Alexander Hernandez isn’t 100 percent sure if he caught the coronavirus. And even if he did, he said he’s fully recovered.

Hernandez was scheduled to compete in the first installment of UFC 249 on April 18. “The Great” had signed to fight fellow top-15 lightweight Islam Makhachev in Brooklyn, N.Y., before the event was called off due to the ongoing COVID-19 pandemic. The pay-per-view show was then slated to take place at Tachi Palace Casino Resort in Lemoore, Calif., and Hernandez got a new opponent with the undefeated Omar Morales.

The 27-year-old said the on-again, off-again approach to fight camp wasn’t easy.

“Yeah, that was a rollercoaster ride,” Hernandez told MMA Fighting during an interview on What the Heck. “Fighting itself takes such a toll on you, with the anxiety, the sleepless nights, the physical toll, (and) the emotional toll. The whole fu*kin’ thing, it was mayhem.”

It’s one thing to prepare for two different opponents in two different locations. Getting ready for a fight during an uncertain time in the world — especially when illness began to spread — added to the already difficult life of the MMA veteran.

“My own head coach fell out at one point,” he explained. “He got sick. I thought I caught some sh*t at some point where I just had to fight through it and train. Every time I’d start revving up again, I’d get just insanely nauseous and extremely hot. Getting tested is difficult, so I don’t really worry about that sh*t. It seemed like we were all kind of dropping at one point.”

Despite the tough times, Hernandez was able to find a silver lining.

“My employer and my opponents weren’t really pandering to fear, or adhering to any of the laws like a pandemic was going on at all, so we just had to get on this mountain of optimism and kind of keep that perspective with the UFC. Just push through it and not be a b*tch. That’s what I did and I got a f*ck load better in the last two months.”

After getting tested, Hernandez said his head coach was positive for the novel coronavirus. The Ohana Academy trained fighter now believes the illness he suffered was more than likely COVID-19 related, but he was able to fight through it without getting a positive test.

“He did have it and I was breathing that dude’s air, so maybe,” he said when asked whether he contracted the virus. “Yeah, maybe I did, but I just f*cked it up, dude. I’m not worried about it. I had to get ready for a fight. I said that’s what I was going to do, and that’s what I did. I’m in the best shape of my life, and I’m ready to take on whatever challenge. I’m ready to take on any opponent that’s available in the states.”

Hernandez signed with the UFC prior to UFC 222 in March 2018, taking a short-notice fight against Beneil Dariush. With a 42-second TKO victory, he went from an unknown to a top-15 lightweight. Four months later, he further upped his stock with a win over Olivier Aubin-Mercier at UFC Calgary.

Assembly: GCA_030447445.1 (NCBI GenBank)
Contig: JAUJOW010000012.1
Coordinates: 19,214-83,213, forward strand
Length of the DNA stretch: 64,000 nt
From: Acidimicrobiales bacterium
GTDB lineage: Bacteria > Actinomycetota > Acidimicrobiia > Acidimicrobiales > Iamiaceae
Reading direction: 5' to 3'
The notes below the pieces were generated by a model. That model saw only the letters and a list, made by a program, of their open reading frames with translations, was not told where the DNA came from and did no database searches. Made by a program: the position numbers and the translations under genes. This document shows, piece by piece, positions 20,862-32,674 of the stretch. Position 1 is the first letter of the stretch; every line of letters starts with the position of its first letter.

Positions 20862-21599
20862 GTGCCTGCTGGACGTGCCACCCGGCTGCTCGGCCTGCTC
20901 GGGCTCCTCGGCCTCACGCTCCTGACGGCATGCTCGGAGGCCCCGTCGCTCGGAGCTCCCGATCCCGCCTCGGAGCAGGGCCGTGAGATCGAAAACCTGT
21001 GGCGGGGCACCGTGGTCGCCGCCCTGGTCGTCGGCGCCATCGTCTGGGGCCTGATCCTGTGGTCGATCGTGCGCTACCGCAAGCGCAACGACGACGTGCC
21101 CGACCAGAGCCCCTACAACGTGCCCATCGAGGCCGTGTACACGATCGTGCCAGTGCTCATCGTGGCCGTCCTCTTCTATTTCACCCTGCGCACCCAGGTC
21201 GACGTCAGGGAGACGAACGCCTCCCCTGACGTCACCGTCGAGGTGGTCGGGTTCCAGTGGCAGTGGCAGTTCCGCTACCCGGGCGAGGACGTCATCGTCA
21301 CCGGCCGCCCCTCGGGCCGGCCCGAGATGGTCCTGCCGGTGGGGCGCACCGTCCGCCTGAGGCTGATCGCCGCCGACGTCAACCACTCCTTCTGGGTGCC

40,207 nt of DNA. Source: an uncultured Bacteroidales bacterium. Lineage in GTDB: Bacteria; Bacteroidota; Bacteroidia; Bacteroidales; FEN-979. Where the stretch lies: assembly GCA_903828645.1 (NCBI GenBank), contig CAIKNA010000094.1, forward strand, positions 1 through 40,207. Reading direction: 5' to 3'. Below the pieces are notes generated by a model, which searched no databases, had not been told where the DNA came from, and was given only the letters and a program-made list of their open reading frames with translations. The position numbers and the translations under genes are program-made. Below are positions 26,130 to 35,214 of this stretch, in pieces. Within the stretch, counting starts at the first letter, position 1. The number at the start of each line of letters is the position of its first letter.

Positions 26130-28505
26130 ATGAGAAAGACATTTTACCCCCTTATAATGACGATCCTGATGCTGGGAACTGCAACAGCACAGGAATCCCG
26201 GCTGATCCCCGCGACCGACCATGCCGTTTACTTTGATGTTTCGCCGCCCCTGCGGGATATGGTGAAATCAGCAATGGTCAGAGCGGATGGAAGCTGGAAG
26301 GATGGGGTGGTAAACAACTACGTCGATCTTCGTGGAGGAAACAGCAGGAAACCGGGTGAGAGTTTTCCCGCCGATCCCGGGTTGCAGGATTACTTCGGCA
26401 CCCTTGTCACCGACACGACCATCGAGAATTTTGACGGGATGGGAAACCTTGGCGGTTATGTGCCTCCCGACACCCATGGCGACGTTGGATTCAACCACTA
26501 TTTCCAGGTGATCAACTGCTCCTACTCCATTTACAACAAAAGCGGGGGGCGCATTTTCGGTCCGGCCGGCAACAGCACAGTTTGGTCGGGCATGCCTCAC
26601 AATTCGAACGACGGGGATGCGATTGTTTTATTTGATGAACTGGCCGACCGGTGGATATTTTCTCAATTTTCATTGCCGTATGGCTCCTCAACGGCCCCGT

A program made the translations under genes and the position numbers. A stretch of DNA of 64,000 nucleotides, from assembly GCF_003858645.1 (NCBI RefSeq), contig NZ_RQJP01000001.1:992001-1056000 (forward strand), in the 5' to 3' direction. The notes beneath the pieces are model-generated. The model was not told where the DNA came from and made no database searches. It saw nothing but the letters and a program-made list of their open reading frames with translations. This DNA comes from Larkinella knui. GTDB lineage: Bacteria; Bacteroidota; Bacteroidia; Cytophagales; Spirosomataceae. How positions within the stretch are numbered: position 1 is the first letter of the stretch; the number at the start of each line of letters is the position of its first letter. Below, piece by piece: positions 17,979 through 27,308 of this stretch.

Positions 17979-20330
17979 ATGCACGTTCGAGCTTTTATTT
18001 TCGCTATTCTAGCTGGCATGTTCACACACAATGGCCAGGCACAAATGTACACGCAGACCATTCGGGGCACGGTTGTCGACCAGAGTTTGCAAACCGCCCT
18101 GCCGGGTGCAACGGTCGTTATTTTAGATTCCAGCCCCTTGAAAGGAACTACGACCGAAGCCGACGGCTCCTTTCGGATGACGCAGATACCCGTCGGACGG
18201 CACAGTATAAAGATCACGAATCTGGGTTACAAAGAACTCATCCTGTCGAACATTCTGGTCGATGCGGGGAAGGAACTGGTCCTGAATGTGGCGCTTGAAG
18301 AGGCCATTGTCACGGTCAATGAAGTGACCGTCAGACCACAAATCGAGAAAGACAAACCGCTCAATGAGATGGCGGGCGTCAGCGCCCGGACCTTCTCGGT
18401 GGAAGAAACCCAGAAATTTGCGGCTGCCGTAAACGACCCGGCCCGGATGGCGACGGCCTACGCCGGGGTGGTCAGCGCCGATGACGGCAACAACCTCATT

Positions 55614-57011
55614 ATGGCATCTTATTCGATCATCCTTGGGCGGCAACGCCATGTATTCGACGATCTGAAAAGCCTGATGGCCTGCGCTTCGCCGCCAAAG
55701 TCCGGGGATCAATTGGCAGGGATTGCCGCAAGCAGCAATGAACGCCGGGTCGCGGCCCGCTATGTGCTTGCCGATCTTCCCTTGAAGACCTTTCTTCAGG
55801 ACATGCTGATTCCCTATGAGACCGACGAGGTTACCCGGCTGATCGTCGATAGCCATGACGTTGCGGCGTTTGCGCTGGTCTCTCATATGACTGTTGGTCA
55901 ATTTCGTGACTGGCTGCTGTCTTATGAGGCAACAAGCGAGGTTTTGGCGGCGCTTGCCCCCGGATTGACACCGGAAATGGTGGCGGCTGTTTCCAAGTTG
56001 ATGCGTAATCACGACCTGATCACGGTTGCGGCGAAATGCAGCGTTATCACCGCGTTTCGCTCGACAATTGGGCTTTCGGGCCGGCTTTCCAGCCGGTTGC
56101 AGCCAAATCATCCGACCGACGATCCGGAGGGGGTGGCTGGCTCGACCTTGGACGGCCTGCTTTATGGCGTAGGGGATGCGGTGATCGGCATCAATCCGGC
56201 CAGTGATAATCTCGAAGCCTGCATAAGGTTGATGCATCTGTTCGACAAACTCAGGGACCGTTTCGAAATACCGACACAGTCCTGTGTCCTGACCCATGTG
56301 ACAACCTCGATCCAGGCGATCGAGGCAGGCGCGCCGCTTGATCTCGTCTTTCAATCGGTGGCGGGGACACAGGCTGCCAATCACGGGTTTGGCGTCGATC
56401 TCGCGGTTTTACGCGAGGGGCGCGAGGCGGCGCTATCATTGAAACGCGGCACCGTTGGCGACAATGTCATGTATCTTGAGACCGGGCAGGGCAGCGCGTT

Hernandez suffered his first octagon setback in January 2019 when he was stopped by Donald Cerrone in the second round at UFC Brooklyn. Hernandez got back in the win column with a unanimous decision victory this past July over Francisco Trinaldo at UFC San Antonio, which set him up for a pivotal fight against Makhachev.

With a big fight looming, Hernandez never considered packing it in – sick or not.

“My whole thing, and it’s kind of like a philosophy that transcends everything is, stagnation is death,” Hernandez explained. “Movement is life. You need it. For me, my biggest thing was, I’m just not going to pander to these fears and insanity that people are running with. I’m just going to keep living life the exact same. That’s exactly what I did: I trained the same, [and] I operated the same in pretty much every capacity. The only thing was going to the grocery store felt like Apocalypse Now, like the whole world was burning down.

“Other than that, I just stayed in my bubble: home, gym, home, gym, my training partners. Fortunately, it seems like Brazilians don’t give a f*ck so I had all the crew there and we were getting things done pretty much the exact same. I didn’t indulge the fears, and when I got sick I just kept working. I f*ckin’ ate that sh*t up. COVID’s probably trying to deal with me right now, trying to figure out the antibodies to conquer my sh*t. I probably f*cked it up.

“I’m just not worried about it. The more information that comes out, the ratios and the death ratios, people start kind of realizing that we’ve been categorizing everything into this COVID umbrella, the more I hope people think it’s not everything it’s cracked up to be. It’s not the end of the world, and it’s nothing to even hide from. Just take care of yourself. Health is found within. I think we just need to operate within ourselves, be the best versions of ourselves before we go pointing fingers and creating f*ckin’ conspiracies, or whatever the f*ck else. Just take care of yourself and get back on track in life.”

This past November, Hernandez was part of a group of fighters that traveled to the Middle East to meet members of the U.S. Armed Forces. The trip added valuable lessons to his mindset, including how he dealt with news that Makhachev headed back to Russia – along with teammate Khabib Nurmagomedov – prior to the postponement of UFC 249.

“One thing that I was able to do was have understanding and sympathy for the Russians, and leaving prematurely,” Hernandez said. “I felt like they left prematurely, but maybe they didn’t. Those flight bans were coming up, the likelihood of the fight was slim — a dim outlook for sure, and it didn’t end up happening anyways. For them to go back to their country, to their homes, their families, I can understand that.

“For me, it wasn’t something that I dwelled over or sulked on. I just got back to it. I was getting ready for the next thing, and that’s what we did.”



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